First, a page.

Current projects

Diagnostic leukapharesis (DLA) as tool to maximize the number of circulating tumour cells

Circulating tumour cells (CTCs) are acknowledged as important tumour biomarkers. However, their rarity (typically 1-10 in 1L of blood) and the small volume of blood that can be analysed from cancer patients (typically 10-20ml) impose severe limitations to assess their informative value. Our group has introduced diagnostic leukapheresis (DLA) as a powerful approach to enrich circulating tumour cells (CTCs) from litres of blood. This approach has now been adopted by several international groups and it has been instrumental in the activities of CTC-Trap and CANCER-ID European consortia. We believe that the higher number of CTCs that can be collected by this minimally invasive method provide unprecedented opportunities for CTC-based research and clinical applications in the sense of a true liquid biopsy.  Our group is committed to further develop the technique and prove the clinical relevance of DLA-CTCs.

Fischer et al. Proc Natl Acad Sci U S A. 2013.
Stoecklein et al. Expert Rev Mol Diagn. 2016.
Fehm et al. Cytometry A. 2018.



ENDEAVOR is a European Commission-funded network assessing optimal technology/ies for clonal diversity analyses from minimally invasive endoscopic brush cytology interventions in patients with esophageal cancer (EC). The project aim to test that in the context of an academic centre-led prospective multi-centre randomised controlled trial in a cohort of Barrett’s esophagus patients recruited in referral centres in high endemic areas. Our group lead a task aiming at genetic characterization of multiple single cells from brush cytology specimens. The goal is to picture genetic heterogeneity to complement patient characteristics for improving risk stratification models.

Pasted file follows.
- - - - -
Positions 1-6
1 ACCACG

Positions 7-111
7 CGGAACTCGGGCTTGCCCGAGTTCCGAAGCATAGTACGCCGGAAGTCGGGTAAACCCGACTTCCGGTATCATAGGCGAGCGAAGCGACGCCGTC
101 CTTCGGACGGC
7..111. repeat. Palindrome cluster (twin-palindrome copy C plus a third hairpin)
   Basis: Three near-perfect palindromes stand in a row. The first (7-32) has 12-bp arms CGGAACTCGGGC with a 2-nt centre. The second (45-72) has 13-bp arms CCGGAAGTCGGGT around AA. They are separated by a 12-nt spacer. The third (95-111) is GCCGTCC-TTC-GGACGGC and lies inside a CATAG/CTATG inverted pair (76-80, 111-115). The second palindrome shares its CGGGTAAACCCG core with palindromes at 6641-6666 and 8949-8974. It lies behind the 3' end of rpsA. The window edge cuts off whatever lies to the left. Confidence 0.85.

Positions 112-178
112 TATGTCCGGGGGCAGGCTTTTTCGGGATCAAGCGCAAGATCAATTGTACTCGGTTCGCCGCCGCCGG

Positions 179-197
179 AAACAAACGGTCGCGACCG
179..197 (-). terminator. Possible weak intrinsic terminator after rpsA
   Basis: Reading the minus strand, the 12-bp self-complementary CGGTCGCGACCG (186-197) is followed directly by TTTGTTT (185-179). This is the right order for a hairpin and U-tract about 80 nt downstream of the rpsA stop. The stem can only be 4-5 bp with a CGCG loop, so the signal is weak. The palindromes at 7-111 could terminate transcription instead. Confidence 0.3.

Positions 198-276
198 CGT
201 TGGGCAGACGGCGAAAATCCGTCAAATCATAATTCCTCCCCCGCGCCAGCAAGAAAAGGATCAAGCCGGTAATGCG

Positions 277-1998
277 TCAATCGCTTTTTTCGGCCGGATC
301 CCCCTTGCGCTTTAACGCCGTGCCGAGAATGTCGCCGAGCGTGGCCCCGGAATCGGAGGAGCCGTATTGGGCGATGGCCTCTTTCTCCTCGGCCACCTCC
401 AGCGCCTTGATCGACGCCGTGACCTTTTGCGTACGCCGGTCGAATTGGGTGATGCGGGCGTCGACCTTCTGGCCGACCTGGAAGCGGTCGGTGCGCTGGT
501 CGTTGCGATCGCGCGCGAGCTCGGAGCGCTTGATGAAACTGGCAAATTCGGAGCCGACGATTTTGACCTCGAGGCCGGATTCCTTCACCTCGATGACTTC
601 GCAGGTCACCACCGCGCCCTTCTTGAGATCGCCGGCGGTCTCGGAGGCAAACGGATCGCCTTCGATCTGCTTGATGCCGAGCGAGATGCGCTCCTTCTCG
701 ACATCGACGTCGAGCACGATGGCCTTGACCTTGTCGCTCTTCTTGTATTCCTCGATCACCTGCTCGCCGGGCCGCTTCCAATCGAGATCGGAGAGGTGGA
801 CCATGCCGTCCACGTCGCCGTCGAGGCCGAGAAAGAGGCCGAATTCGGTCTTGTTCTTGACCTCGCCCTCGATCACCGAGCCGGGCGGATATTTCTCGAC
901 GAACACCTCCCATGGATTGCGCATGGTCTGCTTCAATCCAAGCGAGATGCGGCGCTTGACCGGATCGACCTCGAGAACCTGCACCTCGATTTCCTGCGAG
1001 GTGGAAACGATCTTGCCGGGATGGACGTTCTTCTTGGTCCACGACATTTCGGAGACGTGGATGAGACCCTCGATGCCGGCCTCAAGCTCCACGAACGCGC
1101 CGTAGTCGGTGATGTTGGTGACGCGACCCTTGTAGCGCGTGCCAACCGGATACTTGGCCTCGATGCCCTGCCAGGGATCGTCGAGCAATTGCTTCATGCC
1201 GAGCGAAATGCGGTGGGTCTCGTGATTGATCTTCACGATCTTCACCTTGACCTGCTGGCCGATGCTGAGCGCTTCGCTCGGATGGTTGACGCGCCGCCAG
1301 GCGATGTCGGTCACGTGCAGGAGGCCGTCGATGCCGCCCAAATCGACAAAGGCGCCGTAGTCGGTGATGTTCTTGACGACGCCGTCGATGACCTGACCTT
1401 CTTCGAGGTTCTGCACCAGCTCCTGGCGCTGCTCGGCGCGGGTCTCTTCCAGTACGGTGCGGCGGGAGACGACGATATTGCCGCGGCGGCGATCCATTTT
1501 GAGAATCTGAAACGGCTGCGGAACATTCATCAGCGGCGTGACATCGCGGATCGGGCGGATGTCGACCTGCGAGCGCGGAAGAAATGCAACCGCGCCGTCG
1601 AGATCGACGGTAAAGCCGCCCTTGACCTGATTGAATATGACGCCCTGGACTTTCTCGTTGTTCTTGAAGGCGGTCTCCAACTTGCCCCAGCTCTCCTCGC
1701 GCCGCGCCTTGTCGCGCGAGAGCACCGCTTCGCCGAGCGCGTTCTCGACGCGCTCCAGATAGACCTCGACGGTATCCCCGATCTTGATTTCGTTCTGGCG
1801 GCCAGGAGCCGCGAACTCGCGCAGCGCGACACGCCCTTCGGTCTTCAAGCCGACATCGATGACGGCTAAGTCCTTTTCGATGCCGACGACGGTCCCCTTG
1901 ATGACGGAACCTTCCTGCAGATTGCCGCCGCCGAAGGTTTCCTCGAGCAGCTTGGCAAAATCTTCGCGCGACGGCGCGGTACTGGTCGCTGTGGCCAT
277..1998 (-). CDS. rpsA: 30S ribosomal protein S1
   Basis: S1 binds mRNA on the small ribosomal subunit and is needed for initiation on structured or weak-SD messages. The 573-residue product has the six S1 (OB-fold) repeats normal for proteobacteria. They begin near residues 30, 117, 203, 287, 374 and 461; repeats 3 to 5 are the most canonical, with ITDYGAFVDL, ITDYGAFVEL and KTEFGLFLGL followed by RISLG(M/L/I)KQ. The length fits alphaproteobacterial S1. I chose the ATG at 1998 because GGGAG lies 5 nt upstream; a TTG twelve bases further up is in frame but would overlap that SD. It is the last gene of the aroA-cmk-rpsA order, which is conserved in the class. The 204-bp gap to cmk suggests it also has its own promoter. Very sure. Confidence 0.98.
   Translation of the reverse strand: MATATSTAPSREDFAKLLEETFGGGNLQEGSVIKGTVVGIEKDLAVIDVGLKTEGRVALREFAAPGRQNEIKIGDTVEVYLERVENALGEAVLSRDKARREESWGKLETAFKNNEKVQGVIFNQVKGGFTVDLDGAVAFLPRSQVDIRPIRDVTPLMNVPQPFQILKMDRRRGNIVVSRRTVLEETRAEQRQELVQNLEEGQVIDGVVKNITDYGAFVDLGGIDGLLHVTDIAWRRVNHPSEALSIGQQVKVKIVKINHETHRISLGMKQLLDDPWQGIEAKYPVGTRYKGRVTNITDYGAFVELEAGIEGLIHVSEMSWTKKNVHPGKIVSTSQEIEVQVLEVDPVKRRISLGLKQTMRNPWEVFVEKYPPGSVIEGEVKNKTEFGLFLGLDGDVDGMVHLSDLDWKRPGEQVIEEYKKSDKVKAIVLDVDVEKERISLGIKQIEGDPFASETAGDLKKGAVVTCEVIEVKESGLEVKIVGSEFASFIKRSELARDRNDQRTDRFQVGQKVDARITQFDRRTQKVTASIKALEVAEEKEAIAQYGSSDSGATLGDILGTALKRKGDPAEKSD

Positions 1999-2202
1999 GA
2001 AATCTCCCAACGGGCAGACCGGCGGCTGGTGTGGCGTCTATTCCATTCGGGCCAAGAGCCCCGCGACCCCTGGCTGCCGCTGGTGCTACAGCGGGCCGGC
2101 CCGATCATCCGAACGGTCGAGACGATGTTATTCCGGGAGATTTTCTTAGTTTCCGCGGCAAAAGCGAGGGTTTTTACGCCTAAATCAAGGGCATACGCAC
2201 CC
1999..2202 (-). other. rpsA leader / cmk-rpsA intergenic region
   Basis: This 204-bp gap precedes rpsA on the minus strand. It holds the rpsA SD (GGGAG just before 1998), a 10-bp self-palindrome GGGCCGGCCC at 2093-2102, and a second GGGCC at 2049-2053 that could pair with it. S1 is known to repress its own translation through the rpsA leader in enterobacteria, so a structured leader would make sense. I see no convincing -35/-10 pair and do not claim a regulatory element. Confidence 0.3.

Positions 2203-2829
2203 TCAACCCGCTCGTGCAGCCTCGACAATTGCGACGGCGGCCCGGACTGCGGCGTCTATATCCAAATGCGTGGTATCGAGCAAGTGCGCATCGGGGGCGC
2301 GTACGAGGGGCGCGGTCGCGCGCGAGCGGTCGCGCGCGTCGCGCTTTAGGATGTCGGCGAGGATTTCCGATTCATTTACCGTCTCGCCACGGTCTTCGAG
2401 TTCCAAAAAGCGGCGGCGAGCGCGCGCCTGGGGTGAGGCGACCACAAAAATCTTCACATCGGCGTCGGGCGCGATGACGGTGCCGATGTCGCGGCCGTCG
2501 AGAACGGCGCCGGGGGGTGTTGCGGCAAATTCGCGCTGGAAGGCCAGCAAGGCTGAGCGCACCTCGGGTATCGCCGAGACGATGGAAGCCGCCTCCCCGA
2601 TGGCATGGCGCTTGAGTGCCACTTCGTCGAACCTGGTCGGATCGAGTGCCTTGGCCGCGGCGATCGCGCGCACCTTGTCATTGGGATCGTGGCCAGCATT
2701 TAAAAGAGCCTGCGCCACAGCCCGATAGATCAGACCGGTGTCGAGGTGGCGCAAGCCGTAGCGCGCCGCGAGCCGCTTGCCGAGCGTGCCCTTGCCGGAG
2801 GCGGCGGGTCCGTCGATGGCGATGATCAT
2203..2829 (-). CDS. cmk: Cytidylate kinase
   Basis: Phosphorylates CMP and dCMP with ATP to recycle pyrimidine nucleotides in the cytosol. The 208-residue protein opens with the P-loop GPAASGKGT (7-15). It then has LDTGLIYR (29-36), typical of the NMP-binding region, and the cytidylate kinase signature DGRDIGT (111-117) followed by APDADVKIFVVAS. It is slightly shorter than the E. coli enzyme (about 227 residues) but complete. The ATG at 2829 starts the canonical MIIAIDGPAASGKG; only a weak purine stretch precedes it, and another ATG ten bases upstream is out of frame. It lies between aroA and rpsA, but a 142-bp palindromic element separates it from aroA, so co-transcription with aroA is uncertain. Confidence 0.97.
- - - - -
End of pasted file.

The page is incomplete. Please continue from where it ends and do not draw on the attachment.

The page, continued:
ColoMARK is a Marie Skłodowska-Curie doctoral network integrates 17 teams with multidisciplinary expertise and it will take advantage of the assets conferred by novel liquid biopsy strategies to improve detection and clinical management of colorectal cancer (CRC). The doctoral candidate working in our group will explore how diagnostic leukapheresis and intraoperative samples can enhance biomarker detection in early CRC. He will analyse the informative potential of circulating tumor cells, extracelullar vesicles, and other circulating biomarkers to diagnose, better stratify and predict relapse of patients with CRC.

This project has received funding from the European Union´s Horizon Europe research and innovation programme under the Marie Skłodowska-Curie Doctoral Network Grant Agreement No. 101072448.

Recently closed projects


CANCER-ID (2015-2019)  was an European consortium that aimed to validate technologies for Circulating Tumour Cells (CTCs), circulating tumour DNA (ctDNA), circulating free micro RNAs (cfmiRNAs) and exosome-bound miRNA as blood-based biomarkers to determine the absence/presence of drug targets and/or assess response to treatment in non-small cell lung carcinomas (NSCLC, large indication) and treatment refractory HER2-positive metastatic breast cancer (Her2RMBC, small indication).